Patent Attorneys Address Implications of SCOTUS’ Return Mail Ruling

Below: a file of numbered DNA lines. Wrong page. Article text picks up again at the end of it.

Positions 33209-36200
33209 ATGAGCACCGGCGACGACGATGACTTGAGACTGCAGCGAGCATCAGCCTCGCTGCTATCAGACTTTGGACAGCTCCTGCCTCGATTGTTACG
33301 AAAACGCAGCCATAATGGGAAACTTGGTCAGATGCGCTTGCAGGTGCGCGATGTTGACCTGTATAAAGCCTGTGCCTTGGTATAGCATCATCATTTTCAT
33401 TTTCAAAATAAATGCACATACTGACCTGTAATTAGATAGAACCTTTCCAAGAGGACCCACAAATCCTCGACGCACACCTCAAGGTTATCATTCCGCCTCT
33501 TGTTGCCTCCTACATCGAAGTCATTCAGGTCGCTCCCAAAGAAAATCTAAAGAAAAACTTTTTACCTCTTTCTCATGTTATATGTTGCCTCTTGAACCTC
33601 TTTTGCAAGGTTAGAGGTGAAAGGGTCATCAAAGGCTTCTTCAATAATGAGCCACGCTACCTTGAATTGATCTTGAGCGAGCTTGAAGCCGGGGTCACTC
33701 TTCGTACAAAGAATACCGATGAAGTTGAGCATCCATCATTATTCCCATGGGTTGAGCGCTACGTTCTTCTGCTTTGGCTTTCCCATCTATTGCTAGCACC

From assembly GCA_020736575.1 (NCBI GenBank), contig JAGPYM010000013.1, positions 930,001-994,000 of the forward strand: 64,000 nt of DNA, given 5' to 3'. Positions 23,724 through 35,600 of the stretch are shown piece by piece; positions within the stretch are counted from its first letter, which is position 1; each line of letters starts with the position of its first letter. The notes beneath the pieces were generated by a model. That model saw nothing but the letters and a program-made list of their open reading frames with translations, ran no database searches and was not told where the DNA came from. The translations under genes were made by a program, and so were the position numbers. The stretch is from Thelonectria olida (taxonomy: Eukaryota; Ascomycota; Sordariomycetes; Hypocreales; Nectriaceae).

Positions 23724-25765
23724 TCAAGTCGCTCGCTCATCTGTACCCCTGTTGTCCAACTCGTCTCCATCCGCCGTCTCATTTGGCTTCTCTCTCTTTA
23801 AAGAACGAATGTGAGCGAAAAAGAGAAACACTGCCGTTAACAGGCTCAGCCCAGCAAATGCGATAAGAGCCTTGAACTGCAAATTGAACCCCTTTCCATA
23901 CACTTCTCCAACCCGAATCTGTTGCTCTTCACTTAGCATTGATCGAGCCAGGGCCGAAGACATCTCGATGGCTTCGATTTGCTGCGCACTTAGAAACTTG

Yesterday, the U.S. Supreme Court ruled in Return Mail, Inc. v. United States Postal Service that the U.S. government doesn’t qualify as a “person” for the purposes of petitioning the Patent Trial and Appeal Board (PTAB) to institute inter partes review (IPR) proceedings under the America Invents Act (AIA). The majority opinion was authored by Justice Sonia Sotomayor and joined by Chief Justice John Roberts and Justices Clarence Thomas, Samuel Alito, Neil Gorsuch and Brett Kavanaugh, while Justice Stephen Breyer dissented, joined by Justices Ruth Bader Ginsburg and Elena Kagan. While most in the patent community felt the decision was predictable considering the Supreme Court’s precedent on the topic, some saw the dissent’s point or expressed surprise at the narrowness of the holding and the disparate treatment by the court of the IPR process compared with other administrative procedures. The Return Mail case was argued at the Supreme Court by Beth Brinkmann, co-chair of Covington’s Appellate and Supreme Court Litigation Group, who said, “The Court’s decision confirms that federal agencies do not get an extra chance to challenge privately held patents under the AIA.” Brinkman’s colleague, Richard Rainey, who co-led the Supreme Court team and handled the case before the Federal Circuit, added: “This is a significant victory for Return Mail and for all technology companies and patent holders that may find themselves in the government’s crosshairs. By excluding federal agencies from AIA review proceedings, the Court’s decision limits the government’s ability to bring duplicative challenges to the validity of privately-owned patents.” Here’s what some others in the patent community had to say.